• Sexual Harassment
  • Pregnancy and Parenting Discrimination
  • Sexual Orientation Discrimination

The most common kind of sex discrimination is sexual harassment, which is legally defined as making unwelcome sexual advances or remarks. It may take on explicit forms such as asking for sexual favors in exchange for employment benefits (quid pro quo), or be more subtle yet likewise result in a hostile work environment. It is a violation of Title VII of the Civil Rights Act of 1964 and the California Fair Employment and Housing Act of 1959 (FEHA).

Pregnancy and parenting discrimination is when employers treat pregnant employees or those who plan to have children differently. The Pregnancy Discrimination Act of 1978 (PDA) amended Title VII to include provisions that bar prejudiced actions directed specifically at pregnant women. The act also demands employers to allow necessary leaves with equal benefits and cover pregnancy-related medical expenses the same way they would for other ailments. It does not, however, require employers to financially support abortions except when the mother’s life is in danger.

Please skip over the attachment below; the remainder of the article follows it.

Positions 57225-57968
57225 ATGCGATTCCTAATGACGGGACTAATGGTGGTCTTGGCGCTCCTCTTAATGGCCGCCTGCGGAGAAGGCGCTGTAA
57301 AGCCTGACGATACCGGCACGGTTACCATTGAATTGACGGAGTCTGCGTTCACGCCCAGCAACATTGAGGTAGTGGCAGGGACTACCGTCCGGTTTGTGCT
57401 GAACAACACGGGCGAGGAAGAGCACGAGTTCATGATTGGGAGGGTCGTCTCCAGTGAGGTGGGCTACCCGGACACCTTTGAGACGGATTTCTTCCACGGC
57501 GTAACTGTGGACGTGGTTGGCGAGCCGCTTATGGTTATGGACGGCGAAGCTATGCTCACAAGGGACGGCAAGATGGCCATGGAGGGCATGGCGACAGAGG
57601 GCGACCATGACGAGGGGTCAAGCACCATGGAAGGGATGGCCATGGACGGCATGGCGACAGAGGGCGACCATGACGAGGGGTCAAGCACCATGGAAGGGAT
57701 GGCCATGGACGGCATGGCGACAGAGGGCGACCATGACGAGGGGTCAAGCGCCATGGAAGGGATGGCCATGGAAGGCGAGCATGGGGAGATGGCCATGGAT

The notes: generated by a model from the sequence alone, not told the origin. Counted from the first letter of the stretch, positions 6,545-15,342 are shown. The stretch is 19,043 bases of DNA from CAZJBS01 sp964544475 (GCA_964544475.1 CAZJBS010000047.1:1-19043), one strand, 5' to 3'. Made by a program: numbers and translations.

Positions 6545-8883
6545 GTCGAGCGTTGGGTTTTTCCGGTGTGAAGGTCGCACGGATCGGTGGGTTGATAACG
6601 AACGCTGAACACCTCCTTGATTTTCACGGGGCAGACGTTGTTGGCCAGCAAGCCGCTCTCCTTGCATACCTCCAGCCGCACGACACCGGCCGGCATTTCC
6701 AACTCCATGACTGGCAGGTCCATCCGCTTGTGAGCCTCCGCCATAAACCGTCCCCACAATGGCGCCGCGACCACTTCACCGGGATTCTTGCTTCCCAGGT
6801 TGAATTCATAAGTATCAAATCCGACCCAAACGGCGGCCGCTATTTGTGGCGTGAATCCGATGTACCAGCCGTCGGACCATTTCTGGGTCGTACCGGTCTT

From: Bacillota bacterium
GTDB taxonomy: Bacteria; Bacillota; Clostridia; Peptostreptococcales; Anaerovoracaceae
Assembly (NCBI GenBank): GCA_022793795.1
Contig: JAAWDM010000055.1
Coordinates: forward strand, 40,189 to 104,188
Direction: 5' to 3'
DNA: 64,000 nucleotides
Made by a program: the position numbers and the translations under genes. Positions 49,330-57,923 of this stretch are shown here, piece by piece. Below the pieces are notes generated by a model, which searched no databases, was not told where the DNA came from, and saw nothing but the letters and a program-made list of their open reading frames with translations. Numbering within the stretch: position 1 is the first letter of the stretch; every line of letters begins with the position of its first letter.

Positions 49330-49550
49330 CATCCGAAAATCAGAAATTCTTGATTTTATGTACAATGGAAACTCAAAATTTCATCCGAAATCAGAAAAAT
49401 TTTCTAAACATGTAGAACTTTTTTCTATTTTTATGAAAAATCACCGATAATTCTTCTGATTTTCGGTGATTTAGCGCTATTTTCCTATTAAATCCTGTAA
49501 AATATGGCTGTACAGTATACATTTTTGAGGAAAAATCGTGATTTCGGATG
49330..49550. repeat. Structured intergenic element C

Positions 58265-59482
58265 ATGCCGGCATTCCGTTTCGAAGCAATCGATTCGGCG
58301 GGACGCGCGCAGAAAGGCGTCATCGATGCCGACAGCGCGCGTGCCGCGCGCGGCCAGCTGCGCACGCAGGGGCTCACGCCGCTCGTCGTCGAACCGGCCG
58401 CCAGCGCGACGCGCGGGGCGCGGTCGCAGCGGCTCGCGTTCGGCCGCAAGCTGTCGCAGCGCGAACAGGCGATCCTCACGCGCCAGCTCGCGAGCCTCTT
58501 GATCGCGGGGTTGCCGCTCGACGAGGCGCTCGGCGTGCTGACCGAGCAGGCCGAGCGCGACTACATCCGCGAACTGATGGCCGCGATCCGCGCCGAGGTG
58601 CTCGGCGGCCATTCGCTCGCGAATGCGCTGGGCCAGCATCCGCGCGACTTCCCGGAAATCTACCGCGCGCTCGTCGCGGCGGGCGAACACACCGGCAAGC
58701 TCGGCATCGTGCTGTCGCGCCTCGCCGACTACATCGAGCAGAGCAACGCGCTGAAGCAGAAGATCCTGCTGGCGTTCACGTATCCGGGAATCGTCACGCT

Queer-identified individuals experience sexual orientation discrimination by ways of denied employment, unfair working terms, reduced salary, and more. While this type of workplace discrimination is also a violation of Title VII and the FEHA, federal legislation still lacks stringent laws to protect individuals who do not fit into heteronormative expectations. Fortunately, increased social awareness and many other initiatives are closing this gap at a steady pace.

Disability